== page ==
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Marijuana plants have distinct genders – they can either be male or female. The sex of the plant determines its utility, and for those cultivating cannabis, identifying the gender of their plants as early as possible can be a crucial step in the process.

Understanding Marijuana Plant

Marijuana, or cannabis, is a plant that naturally falls into two primary categories, male and female. Though they come from the same seed, the two genders are notably different and serve distinct purposes.

Why Identifying Sex Matters

Female cannabis plants produce the large, resin-secreting flowers that are dried and consumed. For growers who are interested in cultivating plants for these flowers, eliminating the male plants is crucial as they can pollinate the females leading to seeds. On the other hand, male plants are often grown for breeding purposes.

Pre-flowering Signs

Identifying the sex of your cannabis plant before flowering can save you a lot of time and effort. Let’s dive into the different characteristics of male and female cannabis plants.

Identifying Male Plants

Male cannabis plants develop round balls—these are the pollen sacs. Even before the plant starts flowering, you may notice these sacs forming where the branches connect to the stem. They appear as small round nodes and are a clear sign of a male plant.

Identifying Female Plants

Female pre-flowers, in contrast, appear as tiny bracts with hair-like stigma peeking out. The bracts are minuscule, teardrop-shaped nodes. The stigma, or the hair-like strands, tend to be white or cream and are an early sign of a female plant.

Time of Sexing the Plant

Generally, you can start sexing your marijuana plants about three to six weeks from germination. Some strains will show sex earlier, and others may take a bit longer.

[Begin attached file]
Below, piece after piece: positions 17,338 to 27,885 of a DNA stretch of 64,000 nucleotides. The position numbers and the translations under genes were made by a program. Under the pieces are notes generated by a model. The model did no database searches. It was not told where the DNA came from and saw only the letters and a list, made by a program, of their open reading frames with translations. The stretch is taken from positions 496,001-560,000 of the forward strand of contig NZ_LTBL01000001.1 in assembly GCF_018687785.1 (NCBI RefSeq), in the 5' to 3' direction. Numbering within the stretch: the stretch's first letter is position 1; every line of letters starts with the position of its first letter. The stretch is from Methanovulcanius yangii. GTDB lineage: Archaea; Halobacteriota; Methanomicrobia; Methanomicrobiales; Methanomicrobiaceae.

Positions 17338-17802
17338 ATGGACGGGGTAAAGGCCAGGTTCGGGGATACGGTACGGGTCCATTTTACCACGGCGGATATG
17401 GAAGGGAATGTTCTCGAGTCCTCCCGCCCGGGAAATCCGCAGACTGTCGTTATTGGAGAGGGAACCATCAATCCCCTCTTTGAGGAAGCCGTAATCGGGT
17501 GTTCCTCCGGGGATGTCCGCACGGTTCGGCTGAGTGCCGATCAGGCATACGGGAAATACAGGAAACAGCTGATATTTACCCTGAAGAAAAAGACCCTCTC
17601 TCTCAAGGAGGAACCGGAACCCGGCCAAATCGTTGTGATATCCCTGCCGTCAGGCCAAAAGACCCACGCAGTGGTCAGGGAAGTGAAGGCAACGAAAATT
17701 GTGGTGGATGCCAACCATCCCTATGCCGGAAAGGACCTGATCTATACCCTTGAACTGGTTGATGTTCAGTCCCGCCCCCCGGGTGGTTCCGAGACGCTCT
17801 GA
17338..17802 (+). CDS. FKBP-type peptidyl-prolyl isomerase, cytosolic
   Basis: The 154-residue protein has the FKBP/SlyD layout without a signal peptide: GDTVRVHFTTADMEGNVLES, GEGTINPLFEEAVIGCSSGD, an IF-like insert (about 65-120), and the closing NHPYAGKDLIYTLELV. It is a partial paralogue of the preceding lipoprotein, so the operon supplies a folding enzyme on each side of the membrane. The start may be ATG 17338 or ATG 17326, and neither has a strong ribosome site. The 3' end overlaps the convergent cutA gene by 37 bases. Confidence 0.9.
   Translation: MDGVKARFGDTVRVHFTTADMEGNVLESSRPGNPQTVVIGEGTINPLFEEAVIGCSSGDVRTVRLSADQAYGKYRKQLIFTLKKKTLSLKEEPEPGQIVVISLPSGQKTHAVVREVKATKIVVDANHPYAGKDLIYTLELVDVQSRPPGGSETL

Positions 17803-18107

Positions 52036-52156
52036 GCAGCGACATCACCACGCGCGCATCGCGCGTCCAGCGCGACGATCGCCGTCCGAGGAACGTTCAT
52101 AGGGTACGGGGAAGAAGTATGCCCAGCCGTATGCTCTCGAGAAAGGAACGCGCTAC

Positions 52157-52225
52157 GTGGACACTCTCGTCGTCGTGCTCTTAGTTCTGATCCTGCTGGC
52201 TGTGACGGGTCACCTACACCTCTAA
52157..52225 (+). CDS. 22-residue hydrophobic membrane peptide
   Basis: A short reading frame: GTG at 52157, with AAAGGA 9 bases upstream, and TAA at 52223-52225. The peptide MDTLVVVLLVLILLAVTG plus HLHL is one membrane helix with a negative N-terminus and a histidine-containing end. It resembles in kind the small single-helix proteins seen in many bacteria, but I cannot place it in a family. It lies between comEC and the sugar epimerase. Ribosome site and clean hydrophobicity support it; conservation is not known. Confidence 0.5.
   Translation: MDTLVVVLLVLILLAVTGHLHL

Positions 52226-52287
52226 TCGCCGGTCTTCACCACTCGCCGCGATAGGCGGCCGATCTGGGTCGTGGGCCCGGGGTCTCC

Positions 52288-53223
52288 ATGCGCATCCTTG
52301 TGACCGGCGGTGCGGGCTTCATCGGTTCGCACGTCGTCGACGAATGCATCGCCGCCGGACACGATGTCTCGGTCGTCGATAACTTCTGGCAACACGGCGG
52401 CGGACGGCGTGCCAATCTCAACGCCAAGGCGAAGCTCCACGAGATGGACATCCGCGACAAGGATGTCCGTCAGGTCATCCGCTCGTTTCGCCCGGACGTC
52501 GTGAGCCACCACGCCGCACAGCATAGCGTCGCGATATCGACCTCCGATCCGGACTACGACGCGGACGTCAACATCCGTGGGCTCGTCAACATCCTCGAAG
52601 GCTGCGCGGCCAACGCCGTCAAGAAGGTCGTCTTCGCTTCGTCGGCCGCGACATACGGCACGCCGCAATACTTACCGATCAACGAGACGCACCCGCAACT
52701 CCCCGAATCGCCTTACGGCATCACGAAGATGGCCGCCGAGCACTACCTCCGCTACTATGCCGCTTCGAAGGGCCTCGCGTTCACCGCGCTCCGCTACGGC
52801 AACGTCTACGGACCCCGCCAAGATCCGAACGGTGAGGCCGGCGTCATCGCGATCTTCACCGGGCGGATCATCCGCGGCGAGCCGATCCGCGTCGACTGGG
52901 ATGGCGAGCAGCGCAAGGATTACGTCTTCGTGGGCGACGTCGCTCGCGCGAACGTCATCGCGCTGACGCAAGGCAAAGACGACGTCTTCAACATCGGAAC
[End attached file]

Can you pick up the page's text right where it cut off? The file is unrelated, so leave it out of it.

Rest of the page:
Common Mistakes

A common mistake is confusing the early pre-flowers for buds in female plants or confusing the pollen sacs of the male plants for buds. This can lead to growers allowing male plants to mature, unintentionally leading to a seeded crop.

Tools for Identification

A magnifying tool can be handy in detecting the pre-flowers early. With the help of a magnifying glass or a jeweler’s loupe, you can identify the tiny formations at the nodes of the plant.

What to Do With Male Plants

If you are growing cannabis for consumption and you find male plants, the best course of action is to separate them from the females. This prevents pollination and thus, seed production.

How to Care for Female Plants

Female marijuana plants require care and attention to thrive. Once you’ve identified a plant as female, it’s essential to provide the right conditions for flower production. This includes appropriate lighting, watering, and nutrient provision. Keep an eye out for any signs of disease or stress in the plants to ensure a bountiful harvest.

Cloning and Sexing

An alternative method of ensuring a female crop is to clone from a known female plant. Cloning essentially creates a genetic copy of the mother plant, thus guaranteeing female offshoots.

Identifying the sex of a marijuana plant before it begins to flower is an essential skill for any cannabis grower. While it can be somewhat challenging at first, over time, it becomes easier to spot the differences between male and female pre-flowers. Remember, successful cannabis cultivation largely depends on your ability to identify and isolate male plants to prevent pollination unless breeding is your intended purpose. Remember to care for your female plants to ensure a plentiful yield.


What is the easiest way to identify the sex of a marijuana plant before flowering?

The easiest way is to look at the pre-flowers that appear at the nodes. Males develop round balls, whereas females develop small bracts with hair-like stigma.

Can the sex of a marijuana plant change?

Under extreme stress, female marijuana plants can turn into hermaphrodites and start producing pollen. This is a survival mechanism to self-pollinate and produce seeds.

What happens if a male marijuana plant pollinates a female?

If a male plant pollinates a female plant, the female plant will start producing seeds, reducing the amount of usable cannabis flower.

When can you start sexing a marijuana plant?

Generally, you can start sexing your marijuana plants about three to six weeks from germination. The timing can vary based on the strain.

How to ensure a fully female crop?

Cloning from a known female plant is an assured way to have a completely female crop. Otherwise, careful monitoring and removal of male plants as they appear can maintain a female crop.